UNFORTUNATE FOCUS ON CASH: Donation Types as Predictors of Future Growth

Dr. Russell N. James III is a diligent researcher with a nose for sniffing out the most relevant data for nonprofit fund development. So, whenever Dr. James publishes a major research paper on fundraising, everyone in the profession should sit up and take notice. The research question of his most recent paper was this: Would the type of donations reported by nonprofits in 2010 (cash-only, non-cash gifts, and/or securities) become a predictor of the future growth or future decline in total contributions over the next five years? The finding were quite amazing.

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NEXT UP: A Rare Example of CEO Successions

Poor succession planning can set an organization back years. Some will never regain previous momentum without another change in senior executive leadership, which can possibly set the organization back even further. On the other hand, it’s so refreshing to catch institutions making carefully planned and highly successful leadership transitions. And when that happens repeatedly over five decades—now, that’s something worth noting.

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CHIEF EXECUTIVE TURNOVER: Intangible Rewards of Selecting the Right Candidate

“You have chosen…poorly,” said the knight guarding the Holy Grail. The famous line from the movie, “Indiana Jones and Raiders of the Lost Ark,” was spoken as an intruder tried to select the of cup of Christ from over a dozen options. I think of the line from this movie every time I hear about an exceptionally great or an unfortunately poor choice to lead an organization into the future.

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GIVING SIGNALS: Clearly Defining Successful and Unsuccessful Donor Visits

Feedback loops can be either positive or negative, causing things to quickly go from bad to worse or from good to great. Feedback loops can be applied to almost any kind of system—social, political, or economic—including nonprofit fund development systems. Over the last few years, a typical feedback loop at nonprofits is one that has led to the abandonment of quality donor communications, particularly person-to-person visits and actual conversations with donors. One thing has led to another, which has led to another, which turned into a vicious cycle.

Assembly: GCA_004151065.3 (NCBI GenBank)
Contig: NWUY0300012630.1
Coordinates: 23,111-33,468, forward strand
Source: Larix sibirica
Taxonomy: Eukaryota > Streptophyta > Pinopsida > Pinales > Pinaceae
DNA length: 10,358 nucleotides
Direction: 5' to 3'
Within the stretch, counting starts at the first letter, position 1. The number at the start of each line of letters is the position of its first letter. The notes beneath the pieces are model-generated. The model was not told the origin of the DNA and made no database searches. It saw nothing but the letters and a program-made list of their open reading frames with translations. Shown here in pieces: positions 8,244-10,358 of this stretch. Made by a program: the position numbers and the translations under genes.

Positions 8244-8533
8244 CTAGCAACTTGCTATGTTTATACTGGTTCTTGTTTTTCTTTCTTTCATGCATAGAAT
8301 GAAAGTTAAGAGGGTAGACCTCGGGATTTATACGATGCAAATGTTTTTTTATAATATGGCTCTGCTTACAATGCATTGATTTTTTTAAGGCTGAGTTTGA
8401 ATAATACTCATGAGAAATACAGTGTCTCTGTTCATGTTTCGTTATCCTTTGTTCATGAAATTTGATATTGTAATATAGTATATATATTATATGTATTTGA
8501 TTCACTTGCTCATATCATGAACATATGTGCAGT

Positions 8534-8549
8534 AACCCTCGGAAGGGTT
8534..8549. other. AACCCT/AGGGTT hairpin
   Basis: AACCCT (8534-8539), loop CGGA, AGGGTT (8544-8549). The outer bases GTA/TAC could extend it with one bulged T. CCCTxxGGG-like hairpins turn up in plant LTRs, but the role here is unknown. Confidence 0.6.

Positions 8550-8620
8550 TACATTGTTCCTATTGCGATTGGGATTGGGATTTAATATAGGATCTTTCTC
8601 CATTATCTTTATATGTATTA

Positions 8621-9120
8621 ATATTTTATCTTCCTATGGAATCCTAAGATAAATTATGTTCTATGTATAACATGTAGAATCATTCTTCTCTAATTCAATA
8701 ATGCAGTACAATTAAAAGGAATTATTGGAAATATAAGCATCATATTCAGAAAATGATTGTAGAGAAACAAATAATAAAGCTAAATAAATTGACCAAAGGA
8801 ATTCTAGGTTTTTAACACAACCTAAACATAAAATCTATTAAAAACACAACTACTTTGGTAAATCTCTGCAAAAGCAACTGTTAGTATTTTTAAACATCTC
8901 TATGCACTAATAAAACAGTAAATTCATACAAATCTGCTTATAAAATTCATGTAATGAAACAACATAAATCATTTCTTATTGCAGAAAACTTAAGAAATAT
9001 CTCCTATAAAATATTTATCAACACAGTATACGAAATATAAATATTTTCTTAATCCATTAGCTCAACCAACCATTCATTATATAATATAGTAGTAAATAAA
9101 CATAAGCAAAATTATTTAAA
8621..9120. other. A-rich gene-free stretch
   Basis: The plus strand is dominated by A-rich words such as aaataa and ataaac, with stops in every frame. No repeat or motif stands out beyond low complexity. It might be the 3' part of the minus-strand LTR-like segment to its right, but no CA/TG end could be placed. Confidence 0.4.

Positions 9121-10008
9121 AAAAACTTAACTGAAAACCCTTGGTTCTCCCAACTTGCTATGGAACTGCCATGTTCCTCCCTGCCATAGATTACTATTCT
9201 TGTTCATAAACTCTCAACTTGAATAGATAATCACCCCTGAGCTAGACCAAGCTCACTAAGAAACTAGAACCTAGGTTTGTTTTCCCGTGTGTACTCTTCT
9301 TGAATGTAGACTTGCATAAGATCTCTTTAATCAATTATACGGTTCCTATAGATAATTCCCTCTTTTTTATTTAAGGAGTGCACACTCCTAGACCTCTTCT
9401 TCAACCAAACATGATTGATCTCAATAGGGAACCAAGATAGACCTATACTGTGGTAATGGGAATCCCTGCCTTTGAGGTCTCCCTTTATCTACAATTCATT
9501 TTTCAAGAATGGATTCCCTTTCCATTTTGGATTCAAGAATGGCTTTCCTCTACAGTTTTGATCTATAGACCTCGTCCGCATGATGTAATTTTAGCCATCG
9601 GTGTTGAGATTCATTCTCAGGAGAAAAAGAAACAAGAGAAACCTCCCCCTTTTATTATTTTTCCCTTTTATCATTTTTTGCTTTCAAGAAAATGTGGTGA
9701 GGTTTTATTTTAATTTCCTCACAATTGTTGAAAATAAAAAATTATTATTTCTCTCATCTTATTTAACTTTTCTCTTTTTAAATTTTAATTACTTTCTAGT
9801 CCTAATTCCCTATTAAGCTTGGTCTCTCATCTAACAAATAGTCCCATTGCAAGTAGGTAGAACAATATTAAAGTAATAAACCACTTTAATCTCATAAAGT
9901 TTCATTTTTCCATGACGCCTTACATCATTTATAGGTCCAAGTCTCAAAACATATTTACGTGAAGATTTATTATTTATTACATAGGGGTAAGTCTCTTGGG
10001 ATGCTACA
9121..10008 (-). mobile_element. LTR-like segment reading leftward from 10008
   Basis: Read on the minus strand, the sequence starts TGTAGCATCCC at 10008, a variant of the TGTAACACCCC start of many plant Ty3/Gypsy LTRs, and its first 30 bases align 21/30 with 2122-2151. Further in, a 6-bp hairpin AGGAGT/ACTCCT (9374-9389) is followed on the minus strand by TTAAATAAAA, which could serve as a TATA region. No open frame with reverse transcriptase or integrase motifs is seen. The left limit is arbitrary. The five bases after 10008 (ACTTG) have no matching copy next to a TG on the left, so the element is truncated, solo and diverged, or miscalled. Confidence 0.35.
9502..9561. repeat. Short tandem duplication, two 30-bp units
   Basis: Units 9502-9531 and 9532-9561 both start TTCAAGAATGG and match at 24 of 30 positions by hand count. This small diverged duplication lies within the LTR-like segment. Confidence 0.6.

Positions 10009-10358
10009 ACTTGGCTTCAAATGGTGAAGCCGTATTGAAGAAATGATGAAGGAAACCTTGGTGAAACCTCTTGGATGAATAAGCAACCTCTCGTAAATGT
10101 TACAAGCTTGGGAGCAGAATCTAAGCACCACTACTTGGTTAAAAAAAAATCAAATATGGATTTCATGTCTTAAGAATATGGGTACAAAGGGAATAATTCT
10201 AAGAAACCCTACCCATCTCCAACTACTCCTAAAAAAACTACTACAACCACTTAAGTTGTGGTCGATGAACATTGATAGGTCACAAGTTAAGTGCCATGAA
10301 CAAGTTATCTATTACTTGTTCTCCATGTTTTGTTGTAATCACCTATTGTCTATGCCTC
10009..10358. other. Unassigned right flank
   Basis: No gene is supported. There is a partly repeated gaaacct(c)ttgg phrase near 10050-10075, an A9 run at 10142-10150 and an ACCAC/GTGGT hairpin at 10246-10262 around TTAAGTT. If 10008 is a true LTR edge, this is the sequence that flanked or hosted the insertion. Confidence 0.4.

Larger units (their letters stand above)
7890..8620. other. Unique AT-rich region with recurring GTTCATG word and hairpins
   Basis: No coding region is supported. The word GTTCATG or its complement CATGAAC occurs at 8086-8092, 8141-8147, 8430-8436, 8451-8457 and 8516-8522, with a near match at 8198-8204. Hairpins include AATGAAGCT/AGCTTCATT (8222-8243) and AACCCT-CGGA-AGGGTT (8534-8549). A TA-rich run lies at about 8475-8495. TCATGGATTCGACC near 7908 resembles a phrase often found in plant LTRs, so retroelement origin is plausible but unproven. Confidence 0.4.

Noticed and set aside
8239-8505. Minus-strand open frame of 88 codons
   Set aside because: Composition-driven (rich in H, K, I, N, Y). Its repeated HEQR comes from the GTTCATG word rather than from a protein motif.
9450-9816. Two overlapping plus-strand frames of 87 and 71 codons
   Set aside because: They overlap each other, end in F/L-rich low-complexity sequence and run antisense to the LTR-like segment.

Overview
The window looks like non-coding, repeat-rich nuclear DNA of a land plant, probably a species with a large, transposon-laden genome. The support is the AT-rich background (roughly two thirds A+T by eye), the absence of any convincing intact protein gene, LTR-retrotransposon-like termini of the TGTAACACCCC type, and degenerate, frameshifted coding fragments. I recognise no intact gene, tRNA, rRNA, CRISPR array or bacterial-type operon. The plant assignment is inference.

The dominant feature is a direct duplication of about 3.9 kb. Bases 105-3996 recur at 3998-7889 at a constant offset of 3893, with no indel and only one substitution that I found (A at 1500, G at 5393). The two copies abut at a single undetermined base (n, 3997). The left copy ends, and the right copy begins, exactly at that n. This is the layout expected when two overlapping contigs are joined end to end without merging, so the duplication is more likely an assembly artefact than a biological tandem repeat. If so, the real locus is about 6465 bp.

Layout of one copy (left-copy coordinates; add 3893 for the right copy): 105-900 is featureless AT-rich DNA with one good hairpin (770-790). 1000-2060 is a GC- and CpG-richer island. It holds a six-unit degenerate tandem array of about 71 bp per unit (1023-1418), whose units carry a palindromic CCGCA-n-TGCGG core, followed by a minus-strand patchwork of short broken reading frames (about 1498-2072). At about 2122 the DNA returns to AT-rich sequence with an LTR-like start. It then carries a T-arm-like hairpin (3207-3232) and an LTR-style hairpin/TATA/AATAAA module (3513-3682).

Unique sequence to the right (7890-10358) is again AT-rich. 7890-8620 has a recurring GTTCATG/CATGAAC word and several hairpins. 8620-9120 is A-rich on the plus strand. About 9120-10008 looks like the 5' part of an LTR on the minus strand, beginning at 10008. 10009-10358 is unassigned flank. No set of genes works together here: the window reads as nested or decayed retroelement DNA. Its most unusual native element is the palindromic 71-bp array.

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LEADERSHIP CHALLENGE: Senior Development Executive’s Role in Evaluating Donor Visits

Nonprofit leaders are very good at tracking past performance—each donor’s giving history and each fundraiser’s contribution to the budget. However, nonprofit leaders tend to be far less committed to consistently and carefully evaluating our ongoing donor visits. In other words, our evaluations are so focused on past performance that we’re usually not as good at identifying future giving signals in our ongoing conversations with individual donors. Two conversations illustrate my point.

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THE LISTENING HABIT: The Donor’s Story and the Organizational Story

Many companies are attempting to brand themselves as having a deeply embedded culture of listening. I really don’t know if these companies and their employees actually listen to their clients and constituents any better than their competitors or if the listening promotion is merely a marketing slogan. What I do know is this: In thousands of conversations with donors over the years, I have come to realize that often THE DONOR’S STORY is just as important as your organizational story. Occasionally, it is FAR MORE IMPORTANT.